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ReadingLists@UCL

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UCL and Talis co-hosted event

Hazel MIngrey1 December 2017

Talis Aspire and UCL eventThe ReadingLists@UCL software is provided by a company called Talis.  We have worked closely with them over the years to develop our service; feedback from UCL academics and students have led to improvements to the reading lists for everyone.

This week we co-hosted an event with Talis, attended by librarians and learning technologist from other Universities.  Some of the presentations and discussion really gave me pause for thought.

 

June Hedges reminded us that the UCL student body has more than doubled in the past ten years.  Budgets, space and resources certainly haven’t kept up with this amazing growth, so reading lists really is one of the essential value-for-money services we can offer:

  • using the lists to deliver readings digitised under the CLA licence, so paper print readings can reach all students on a taught module
  • to make the most of existing electronic resources by bookmarking articles, e-books and film direct to the reading list
  • … and in doing this, students clicks on key readings maintain the resources’ high usage statistics, which helps to ensure they continue to be funded for purchase.  (Adding a copied pdf into Moodle, by comparison, will mean no measureable indication that the journal is being used).

Eugene Walker from the School of Managment gave a wonderful insight into how his department has identified the benefits to using ReadingLists@UCL, wanted their students to have the improved academic experience, and doggedly set about improving their uptake!  They have some subject specific resources which they use to create excellent, helpful lists for students.  They also have some self-imposed ambitious targets for next year.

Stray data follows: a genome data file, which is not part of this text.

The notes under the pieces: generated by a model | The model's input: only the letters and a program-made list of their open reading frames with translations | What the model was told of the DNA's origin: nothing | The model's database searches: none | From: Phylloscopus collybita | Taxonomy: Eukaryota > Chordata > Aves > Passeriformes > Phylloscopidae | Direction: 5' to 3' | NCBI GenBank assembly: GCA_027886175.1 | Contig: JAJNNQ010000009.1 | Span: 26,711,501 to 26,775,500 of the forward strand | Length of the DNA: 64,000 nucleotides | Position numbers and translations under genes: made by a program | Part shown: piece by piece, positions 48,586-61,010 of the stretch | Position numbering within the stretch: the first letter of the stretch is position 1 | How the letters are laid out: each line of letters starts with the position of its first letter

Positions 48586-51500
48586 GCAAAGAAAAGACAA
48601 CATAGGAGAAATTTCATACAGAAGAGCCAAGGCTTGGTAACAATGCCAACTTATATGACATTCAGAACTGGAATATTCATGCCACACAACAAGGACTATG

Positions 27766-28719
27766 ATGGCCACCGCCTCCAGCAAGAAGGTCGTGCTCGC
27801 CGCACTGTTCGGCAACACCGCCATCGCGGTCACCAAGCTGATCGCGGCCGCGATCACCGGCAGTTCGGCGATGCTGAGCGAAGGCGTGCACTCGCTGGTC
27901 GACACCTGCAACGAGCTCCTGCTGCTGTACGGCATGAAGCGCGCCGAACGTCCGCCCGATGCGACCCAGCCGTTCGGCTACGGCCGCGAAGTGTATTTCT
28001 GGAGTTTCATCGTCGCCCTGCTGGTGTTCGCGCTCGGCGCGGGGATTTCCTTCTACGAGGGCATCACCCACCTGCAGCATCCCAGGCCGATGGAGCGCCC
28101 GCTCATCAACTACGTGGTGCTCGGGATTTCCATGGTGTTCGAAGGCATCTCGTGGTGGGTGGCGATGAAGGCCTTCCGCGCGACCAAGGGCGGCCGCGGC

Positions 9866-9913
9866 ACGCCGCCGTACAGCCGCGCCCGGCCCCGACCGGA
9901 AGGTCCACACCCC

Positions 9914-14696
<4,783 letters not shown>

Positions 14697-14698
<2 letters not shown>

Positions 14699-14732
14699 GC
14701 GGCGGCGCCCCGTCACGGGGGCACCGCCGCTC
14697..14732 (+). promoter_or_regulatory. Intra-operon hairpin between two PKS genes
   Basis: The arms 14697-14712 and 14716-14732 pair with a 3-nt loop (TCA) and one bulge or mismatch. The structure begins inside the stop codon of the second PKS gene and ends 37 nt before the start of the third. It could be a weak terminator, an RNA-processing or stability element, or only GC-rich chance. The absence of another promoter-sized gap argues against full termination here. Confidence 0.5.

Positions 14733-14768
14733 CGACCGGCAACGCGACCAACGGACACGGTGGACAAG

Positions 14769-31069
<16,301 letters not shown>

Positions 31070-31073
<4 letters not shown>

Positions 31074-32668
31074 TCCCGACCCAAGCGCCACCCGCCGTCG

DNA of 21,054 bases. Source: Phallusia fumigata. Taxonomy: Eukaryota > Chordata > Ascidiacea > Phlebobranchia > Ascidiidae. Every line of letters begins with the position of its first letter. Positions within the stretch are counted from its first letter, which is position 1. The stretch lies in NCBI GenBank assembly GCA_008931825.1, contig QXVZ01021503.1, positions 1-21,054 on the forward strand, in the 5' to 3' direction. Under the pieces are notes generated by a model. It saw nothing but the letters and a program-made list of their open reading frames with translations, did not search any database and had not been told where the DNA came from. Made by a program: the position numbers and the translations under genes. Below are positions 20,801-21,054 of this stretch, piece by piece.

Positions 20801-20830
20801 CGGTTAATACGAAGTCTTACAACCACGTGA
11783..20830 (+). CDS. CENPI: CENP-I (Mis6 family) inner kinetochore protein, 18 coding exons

Goldsmiths had a similar approach to UCL, explained by Maria O’Hara: they aimed to thoroughly use their online reading lists from the start.  In their statistics they count reading lists which are set up, populated, and have the key texts purchased or digitised.  That is a great deal of work, but sets a wonderfully high standard for their users.

Something else I took away and will be working on this year, is looking ahead. One measure of our success last year was reaching the target of 65% coverage of reading lists for taught course modules.  This year we are focussing on:

  • Quality and currency.  Excellently resourced lists that are updated regularly, are enriched by commentary or notes, and excellently resourced.
  • Best practice.  What makes a good list?  Do you know if students are engaging with all or some of the list, or what they need from a list?  We will use research, student feedback and analytics to suggest best practice.
  • Use in teaching and research. Academic staff have told us how they use reading lists in the classroom for teaching, it would be good to capture this for peer-to-peer use.  We will also suggest ways to use lists as a tool to engage students in learning through research.

 

Everyone seemed engaged in the conversation and the TLS team certainly came away re-inspired with some academic-new-year resolutions for online reading lists.

 

Induction week preparation

Hazel MIngrey21 September 2017

Poster owl

 

Each morning we arrive to many requests for editing access to online reading lists; and teaching and support staff have been calling into our Wednesday drop-in for training in how to best use them.  Term 1 is only a few days away and there much preparation going on!

In the run up to induction week, site and subject liaison librarians have also been requesting support material to hand out in induction packs, or to refresh a notice board.

 

Poster Unusual Study habits 2

 

 

The images here are two posters that are available as pdf to print for your department, and also bundles of Owl postcards.  Please get in touch with TLS to request any of these.